Planning for the Finish of the FFCRA

Monday 14 December 2020

During 2020, we provided updates on the enactment of the Family First Coronavirus Response Act (FFCRA), its By-Laws, and its amended rules. In these updates, we noted that the FFCRA, which is granting emergency paid and paid family leave to public sector workers and private employers with fewer than 500 employees for certain COVID-19 reasons, would go under on December 31, 2020, if not renewed by Congress. With just over two weeks left in the calendar year and no legislative activity indicating that Congress is planning an immediate extension of the FFCRA, employers are advised to consider the implications of the upcoming deadline and, if necessary, to discuss with employees about their obligations to return Communicate work.

Since the vacation covered by the FFCRA expires with the natural expiry of the FFCRA, this also applies to the tax breaks, with which the burden on employers is to be offset by the provision of paid vacation. Even if an employee is only on FFCRA-covered family leave for a few weeks to provide childcare due to the closure of their child’s school or daycare center, the employee’s entitlement to paid vacation ends on December 31, 2020, regardless of whether or not the Employee has exhausted his statutory vacation allowance. If an employee who has not taken any of the up to 80 hours of paid emergency leave (EPSL) available under the FFCRA provides a valid reason that otherwise entitles him to the EPSL on December 30, the employee would also only be able to use as many hours of EPSL as he or she would have worked before 11:59 p.m. on December 31st. After December 31, employees are only eligible for COVID-19 time off if they are eligible for unpaid benefits Family and Medical Leave Act (FMLA) leave is eligible for a time off under a state-paid or unpaid sick leave or Family Leave Act or has a paid time off (PTO) or is allowed to take leave according to a discretionary employer policy. Employers should be sure that workers understand this, especially if they decide to use the PTO at the end of the year. The FFCRA’s job restoration requirements also expire on December 31, 2020. This means that employees cannot return to work on January 1st (or on their next regular working day afterwards) and have no other right to protection. In their free time they can be terminated due to non-return. It is therefore critical to manage employee expectations before their FFCRA eligibility expires.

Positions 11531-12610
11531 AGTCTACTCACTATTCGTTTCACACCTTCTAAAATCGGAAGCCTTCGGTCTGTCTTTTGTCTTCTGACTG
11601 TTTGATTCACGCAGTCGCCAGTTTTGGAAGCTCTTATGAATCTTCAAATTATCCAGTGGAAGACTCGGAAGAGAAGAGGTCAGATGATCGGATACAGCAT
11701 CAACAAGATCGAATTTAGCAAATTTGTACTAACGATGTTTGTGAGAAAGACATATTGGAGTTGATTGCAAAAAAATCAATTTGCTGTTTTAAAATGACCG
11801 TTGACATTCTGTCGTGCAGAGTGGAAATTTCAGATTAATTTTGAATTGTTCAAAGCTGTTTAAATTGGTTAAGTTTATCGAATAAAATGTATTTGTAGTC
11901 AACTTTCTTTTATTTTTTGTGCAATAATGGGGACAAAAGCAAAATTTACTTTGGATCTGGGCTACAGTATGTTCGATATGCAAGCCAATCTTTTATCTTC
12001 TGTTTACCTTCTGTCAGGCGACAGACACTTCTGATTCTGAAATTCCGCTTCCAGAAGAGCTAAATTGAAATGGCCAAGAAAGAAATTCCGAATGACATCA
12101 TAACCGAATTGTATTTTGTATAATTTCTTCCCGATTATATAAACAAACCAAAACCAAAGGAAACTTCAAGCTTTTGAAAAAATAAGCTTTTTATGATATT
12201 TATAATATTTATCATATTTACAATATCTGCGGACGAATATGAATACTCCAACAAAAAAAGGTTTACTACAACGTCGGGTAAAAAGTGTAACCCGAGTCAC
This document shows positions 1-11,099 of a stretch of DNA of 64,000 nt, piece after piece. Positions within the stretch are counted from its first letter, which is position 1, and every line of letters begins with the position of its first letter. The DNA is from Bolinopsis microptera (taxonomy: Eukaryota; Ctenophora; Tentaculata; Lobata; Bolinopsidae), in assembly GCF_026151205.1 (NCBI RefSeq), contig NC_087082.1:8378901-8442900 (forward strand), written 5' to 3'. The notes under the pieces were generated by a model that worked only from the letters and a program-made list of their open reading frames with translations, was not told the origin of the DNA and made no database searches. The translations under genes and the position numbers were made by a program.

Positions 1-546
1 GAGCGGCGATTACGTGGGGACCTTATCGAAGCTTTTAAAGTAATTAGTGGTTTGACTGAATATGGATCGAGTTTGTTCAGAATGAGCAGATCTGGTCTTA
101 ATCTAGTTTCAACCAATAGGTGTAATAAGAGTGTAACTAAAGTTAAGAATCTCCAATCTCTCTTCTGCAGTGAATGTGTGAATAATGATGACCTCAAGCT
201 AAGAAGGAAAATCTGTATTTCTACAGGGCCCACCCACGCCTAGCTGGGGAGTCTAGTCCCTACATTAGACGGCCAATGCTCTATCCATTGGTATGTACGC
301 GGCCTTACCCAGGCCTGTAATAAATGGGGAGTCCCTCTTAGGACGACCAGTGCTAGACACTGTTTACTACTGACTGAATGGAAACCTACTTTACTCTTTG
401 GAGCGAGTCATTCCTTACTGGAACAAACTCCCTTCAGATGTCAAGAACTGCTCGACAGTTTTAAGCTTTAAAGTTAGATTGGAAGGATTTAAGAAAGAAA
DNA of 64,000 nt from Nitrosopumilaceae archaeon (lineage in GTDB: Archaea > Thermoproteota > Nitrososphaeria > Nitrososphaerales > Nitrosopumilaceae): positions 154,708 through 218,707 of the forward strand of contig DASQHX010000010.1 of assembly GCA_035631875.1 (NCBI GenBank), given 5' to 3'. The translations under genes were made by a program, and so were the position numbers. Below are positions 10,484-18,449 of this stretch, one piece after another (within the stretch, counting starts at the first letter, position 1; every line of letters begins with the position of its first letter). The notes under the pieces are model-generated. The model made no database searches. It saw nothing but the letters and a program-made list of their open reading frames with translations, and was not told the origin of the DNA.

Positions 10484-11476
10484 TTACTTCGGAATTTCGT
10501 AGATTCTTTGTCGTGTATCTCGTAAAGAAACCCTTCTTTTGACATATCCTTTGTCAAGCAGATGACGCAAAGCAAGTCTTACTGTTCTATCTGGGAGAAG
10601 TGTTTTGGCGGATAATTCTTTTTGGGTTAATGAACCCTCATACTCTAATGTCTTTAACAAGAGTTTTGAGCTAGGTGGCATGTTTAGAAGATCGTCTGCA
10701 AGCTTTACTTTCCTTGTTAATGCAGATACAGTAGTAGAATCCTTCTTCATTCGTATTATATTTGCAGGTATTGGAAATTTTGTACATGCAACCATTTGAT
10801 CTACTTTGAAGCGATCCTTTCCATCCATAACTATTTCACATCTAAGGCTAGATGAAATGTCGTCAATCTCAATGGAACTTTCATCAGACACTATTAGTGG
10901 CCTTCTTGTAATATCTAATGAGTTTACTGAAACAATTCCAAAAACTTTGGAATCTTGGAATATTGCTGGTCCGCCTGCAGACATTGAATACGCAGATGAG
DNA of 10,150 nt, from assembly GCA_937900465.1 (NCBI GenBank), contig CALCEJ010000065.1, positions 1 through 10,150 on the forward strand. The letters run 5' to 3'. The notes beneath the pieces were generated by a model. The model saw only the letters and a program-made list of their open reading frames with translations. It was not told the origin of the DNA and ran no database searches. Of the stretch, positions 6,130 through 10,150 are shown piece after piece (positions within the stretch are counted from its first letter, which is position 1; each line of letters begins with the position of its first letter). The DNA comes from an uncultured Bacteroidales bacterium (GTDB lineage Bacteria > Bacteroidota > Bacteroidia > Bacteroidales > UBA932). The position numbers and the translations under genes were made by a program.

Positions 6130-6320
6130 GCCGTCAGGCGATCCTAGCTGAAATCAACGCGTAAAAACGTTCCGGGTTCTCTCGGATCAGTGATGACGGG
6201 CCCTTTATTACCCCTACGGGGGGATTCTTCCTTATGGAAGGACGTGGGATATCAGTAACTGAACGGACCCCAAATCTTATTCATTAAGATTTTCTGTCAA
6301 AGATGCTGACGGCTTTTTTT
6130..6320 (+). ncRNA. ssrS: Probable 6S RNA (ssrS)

Employers are also encouraged to communicate in advance how they plan to address, if at all, the challenges workers will continue to face in 2021 as the end of the pandemic remains out of sight. Many employees who raise or care for school-age children continue to face virtual and hybrid learning environments that interfere with regular working hours. Without the FFCRA protection, which begins January 2021, many will face the difficult decision of stepping back to oversee distance learning. Employers should consider adding in-person absence, remote working arrangements, or flexible schedules to keep valuable employees after the FFCRA expires.

Once employees are reminded that FFCRA protection may end on December 31st, they can attempt to take the remaining FFCRA vacation before the law expires, for example to look after children who are out of school during vacation return home. However, employers may still require a certificate stating that vacation is being taken because a school or daycare is closed, or the childcare provider is unavailable for a COVID-19 reason in order to qualify for the FFCRA vacation. Ordinary school closings, e.g. B. for the winter break, are not entitled to FFCRA leave. Knowing what questions to ask and what information to request from staff to minimize FFCRA vacation abuse can help you avoid staff shortages in the final weeks of the year.

© Copyright 2020 Squire Patton Boggs (US) LLPNational Law Review, Volume X, Number 349

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